“Teachers have always dealt with classroom management issues like off-task behavior, cheating, and inappropriate materials,” he says. Technology simply offers new versions of these same issues. “They exist separate from technology, and they exist with technology. It’s a challenge for teachers regardless of whether cell phones are allowed in the classroom or not.”
Tom Greaves, founder of education technology consulting firm The Greaves Group and co-author of a study called Project RED, a national effort to analyze what’s working in technology-rich schools, says there are two camps: advocates of “lock and block” solutions, who want to lock everything down and block all inappropriate content, and advocates of giving students some responsibility. The latter camp is gaining in popularity, largely because students will, eventually, have to learn how to use discretion and make smart decisions regarding their online use. Besides, says Greaves, “if a student has done his homework, is finished with what he needs to be doing, and is watching ESPN Sportscenter for five minutes, is that the end of the world? I think the issue is going to resolve itself.”
Another challenge is whether to allow children to bring their own device to school—or whether they should be given school-issued devices. If students bring in their own, there could be equity issues: Some students will have a device, while others may not. And not all devices are created equal.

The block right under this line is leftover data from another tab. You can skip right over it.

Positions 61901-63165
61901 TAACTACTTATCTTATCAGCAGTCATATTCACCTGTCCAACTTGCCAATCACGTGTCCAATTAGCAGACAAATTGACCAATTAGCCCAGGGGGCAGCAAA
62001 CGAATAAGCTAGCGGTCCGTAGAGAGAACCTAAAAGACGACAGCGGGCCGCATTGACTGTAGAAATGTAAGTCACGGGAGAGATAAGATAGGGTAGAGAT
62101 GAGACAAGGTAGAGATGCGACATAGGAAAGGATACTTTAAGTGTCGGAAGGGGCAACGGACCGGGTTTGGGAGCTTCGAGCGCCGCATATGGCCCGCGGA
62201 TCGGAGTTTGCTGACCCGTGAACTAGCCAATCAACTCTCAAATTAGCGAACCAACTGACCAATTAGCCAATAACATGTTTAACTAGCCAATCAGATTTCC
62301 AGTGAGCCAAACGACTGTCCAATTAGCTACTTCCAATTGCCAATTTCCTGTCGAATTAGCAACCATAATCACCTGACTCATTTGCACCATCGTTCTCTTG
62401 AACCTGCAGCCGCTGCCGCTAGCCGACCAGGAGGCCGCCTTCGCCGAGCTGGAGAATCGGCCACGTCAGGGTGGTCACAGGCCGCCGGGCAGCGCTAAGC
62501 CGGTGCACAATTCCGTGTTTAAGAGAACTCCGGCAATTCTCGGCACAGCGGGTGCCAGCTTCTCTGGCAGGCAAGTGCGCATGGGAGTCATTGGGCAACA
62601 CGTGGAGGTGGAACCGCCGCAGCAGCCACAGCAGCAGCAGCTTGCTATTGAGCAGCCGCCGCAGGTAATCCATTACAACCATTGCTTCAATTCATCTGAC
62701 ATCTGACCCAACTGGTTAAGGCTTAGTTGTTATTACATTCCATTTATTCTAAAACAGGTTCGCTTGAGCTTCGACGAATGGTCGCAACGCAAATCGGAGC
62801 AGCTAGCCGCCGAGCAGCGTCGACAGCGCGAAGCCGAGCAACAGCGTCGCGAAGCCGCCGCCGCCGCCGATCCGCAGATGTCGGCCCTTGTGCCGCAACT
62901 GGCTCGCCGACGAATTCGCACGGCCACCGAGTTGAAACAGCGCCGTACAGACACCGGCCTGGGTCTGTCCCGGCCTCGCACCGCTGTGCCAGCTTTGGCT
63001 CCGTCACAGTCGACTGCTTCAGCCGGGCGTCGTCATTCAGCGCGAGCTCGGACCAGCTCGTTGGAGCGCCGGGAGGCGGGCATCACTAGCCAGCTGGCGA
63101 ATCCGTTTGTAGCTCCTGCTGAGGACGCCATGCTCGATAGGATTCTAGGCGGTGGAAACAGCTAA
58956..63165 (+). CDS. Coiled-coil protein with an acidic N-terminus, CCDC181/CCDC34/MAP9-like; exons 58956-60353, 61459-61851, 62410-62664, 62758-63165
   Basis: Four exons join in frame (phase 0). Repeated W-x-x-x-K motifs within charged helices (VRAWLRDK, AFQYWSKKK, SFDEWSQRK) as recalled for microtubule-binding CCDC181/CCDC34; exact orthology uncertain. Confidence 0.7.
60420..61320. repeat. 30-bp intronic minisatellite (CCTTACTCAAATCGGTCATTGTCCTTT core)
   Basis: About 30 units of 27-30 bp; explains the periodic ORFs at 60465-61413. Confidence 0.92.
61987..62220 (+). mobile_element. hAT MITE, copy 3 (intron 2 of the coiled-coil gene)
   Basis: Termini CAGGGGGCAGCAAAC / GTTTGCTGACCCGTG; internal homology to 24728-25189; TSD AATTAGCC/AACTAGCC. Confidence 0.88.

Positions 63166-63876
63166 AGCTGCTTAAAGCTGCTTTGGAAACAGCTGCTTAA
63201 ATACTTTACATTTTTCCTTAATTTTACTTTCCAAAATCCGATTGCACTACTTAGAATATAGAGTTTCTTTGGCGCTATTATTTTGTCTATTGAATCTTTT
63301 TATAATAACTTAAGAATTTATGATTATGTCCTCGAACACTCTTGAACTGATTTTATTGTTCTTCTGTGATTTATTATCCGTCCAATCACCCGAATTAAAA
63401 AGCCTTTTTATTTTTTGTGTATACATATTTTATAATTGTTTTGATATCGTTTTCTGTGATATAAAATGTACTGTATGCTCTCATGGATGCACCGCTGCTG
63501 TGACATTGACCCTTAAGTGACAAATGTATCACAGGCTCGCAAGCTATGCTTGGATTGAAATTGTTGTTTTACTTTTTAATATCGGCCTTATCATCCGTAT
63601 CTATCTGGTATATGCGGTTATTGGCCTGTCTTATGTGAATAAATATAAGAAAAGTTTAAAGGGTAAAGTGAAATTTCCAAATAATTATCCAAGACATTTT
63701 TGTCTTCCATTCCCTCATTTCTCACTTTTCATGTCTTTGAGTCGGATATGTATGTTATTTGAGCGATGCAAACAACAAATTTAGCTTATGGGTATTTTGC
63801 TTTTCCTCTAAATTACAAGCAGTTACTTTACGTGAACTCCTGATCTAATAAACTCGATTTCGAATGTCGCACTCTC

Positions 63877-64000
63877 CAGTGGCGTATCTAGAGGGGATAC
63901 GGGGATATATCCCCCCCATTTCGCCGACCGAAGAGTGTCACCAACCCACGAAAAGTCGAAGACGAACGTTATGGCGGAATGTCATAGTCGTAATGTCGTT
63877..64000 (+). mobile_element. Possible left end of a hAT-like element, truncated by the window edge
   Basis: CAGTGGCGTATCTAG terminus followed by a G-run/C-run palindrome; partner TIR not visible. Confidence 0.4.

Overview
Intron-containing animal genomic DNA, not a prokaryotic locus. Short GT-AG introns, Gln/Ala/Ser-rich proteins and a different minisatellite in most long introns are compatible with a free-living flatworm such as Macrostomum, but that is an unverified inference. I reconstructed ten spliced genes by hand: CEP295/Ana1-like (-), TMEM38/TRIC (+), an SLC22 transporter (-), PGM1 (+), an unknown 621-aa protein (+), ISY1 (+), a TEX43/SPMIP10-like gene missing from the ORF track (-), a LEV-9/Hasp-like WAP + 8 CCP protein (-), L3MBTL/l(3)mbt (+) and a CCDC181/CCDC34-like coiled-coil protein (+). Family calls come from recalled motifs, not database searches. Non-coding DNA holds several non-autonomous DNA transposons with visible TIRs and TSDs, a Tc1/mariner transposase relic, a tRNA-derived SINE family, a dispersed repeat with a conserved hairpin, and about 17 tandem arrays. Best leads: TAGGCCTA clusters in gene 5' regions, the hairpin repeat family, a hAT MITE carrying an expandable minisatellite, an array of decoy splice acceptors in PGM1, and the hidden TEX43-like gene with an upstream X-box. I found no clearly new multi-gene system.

For now, schools that are encouraging the use of a child’s own device in the classroom for learning purposes are taking a laid-back approach. For example, next school year, the Katy Independent School District, in a suburb of Houston, will allow students to bring their own personal devices; the district is installing public Wi-Fi at every campus.
“Public Wi-Fi does not address the equity issue, of every kid having a device, but it does leverage the personal investment parents have made,” says Lenny Schad, the district’s chief information officer. “If not every student has a device, we have mobile carts, so teachers can supplement that way. [Or,] they can pair up with students who do have a device.”
The York County School Division also allows students to bring in their own devices and use them for instructional purposes. Recently, a middle school forensics science teacher had students taking photos of mock crime scenes using their cell phones. Students sent the photos to the teacher, who displayed them on a screen in the classroom for use in analyzing the crime scenes. When a student doesn’t have a device, he or she simply works with a student who does.